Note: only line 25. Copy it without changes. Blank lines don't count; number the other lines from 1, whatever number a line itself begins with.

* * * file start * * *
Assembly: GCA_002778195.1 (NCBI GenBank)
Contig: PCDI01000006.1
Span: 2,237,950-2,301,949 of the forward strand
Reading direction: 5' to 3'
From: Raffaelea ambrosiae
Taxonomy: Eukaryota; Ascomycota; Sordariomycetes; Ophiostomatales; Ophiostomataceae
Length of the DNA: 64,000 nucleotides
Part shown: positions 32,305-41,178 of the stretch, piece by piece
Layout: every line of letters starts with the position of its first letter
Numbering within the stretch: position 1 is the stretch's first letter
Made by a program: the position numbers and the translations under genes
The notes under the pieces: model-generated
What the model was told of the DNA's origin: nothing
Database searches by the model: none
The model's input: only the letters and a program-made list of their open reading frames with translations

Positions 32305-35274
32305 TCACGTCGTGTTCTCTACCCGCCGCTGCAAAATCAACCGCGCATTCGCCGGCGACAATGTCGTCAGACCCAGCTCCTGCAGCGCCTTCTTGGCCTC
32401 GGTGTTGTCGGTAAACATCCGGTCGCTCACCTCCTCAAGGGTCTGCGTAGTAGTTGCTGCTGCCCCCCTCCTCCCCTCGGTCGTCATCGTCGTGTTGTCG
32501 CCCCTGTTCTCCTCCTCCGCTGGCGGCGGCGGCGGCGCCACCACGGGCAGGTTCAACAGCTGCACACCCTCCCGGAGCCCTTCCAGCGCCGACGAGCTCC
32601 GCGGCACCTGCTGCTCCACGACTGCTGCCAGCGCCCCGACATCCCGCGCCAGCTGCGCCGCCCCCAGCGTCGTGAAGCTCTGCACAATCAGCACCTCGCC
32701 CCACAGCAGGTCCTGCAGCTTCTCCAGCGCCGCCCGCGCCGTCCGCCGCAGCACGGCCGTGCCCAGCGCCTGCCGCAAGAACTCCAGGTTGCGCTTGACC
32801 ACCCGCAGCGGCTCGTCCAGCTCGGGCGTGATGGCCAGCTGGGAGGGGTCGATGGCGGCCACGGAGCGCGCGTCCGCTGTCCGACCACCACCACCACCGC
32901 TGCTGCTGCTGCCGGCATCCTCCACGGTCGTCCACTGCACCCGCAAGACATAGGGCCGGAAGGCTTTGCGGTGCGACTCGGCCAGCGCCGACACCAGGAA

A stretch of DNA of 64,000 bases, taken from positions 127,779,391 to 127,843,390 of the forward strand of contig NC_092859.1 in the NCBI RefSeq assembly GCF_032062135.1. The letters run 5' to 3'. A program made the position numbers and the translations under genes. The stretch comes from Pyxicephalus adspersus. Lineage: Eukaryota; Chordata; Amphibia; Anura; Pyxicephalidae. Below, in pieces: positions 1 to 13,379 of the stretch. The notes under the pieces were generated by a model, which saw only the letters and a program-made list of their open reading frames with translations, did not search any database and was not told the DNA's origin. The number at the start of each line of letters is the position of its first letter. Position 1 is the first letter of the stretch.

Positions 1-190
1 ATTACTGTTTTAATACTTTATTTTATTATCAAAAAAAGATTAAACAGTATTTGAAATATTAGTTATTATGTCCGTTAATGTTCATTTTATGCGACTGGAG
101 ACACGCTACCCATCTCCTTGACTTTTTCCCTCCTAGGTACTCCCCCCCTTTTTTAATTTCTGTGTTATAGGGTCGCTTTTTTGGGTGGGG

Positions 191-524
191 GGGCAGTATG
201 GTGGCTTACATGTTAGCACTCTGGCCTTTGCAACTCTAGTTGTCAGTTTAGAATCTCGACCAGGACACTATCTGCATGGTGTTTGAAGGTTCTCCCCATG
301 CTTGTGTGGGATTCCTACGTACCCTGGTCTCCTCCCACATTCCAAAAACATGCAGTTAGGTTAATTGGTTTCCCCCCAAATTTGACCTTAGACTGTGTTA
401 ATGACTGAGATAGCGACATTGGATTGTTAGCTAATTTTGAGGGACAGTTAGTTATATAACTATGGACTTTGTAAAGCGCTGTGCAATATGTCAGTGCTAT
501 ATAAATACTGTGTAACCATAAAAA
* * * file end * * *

Positions 1-190